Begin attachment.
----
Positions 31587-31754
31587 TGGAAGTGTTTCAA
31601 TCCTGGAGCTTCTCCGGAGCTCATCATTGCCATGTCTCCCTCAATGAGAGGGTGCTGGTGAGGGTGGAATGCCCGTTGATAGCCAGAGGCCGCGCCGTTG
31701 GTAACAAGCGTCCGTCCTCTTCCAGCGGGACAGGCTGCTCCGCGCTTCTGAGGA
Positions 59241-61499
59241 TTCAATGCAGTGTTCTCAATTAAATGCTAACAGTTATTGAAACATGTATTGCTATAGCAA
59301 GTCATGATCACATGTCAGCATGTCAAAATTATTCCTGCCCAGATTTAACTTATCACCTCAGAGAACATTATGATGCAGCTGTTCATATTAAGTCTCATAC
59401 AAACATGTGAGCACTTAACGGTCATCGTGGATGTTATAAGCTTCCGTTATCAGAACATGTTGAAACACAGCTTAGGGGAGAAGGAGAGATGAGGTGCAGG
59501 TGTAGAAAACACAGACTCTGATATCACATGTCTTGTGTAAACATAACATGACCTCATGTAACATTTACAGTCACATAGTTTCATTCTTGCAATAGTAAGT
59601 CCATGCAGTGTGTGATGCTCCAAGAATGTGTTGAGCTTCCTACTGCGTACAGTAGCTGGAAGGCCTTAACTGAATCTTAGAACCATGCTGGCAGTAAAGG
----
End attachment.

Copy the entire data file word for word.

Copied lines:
Positions 31587-31754
31587 TGGAAGTGTTTCAA
31601 TCCTGGAGCTTCTCCGGAGCTCATCATTGCCATGTCTCCCTCAATGAGAGGGTGCTGGTGAGGGTGGAATGCCCGTTGATAGCCAGAGGCCGCGCCGTTG
31701 GTAACAAGCGTCCGTCCTCTTCCAGCGGGACAGGCTGCTCCGCGCTTCTGAGGA
Positions 59241-61499
59241 TTCAATGCAGTGTTCTCAATTAAATGCTAACAGTTATTGAAACATGTATTGCTATAGCAA
59301 GTCATGATCACATGTCAGCATGTCAAAATTATTCCTGCCCAGATTTAACTTATCACCTCAGAGAACATTATGATGCAGCTGTTCATATTAAGTCTCATAC
59401 AAACATGTGAGCACTTAACGGTCATCGTGGATGTTATAAGCTTCCGTTATCAGAACATGTTGAAACACAGCTTAGGGGAGAAGGAGAGATGAGGTGCAGG
59501 TGTAGAAAACACAGACTCTGATATCACATGTCTTGTGTAAACATAACATGACCTCATGTAACATTTACAGTCACATAGTTTCATTCTTGCAATAGTAAGT
59601 CCATGCAGTGTGTGATGCTCCAAGAATGTGTTGAGCTTCCTACTGCGTACAGTAGCTGGAAGGCCTTAACTGAATCTTAGAACCATGCTGGCAGTAAAGG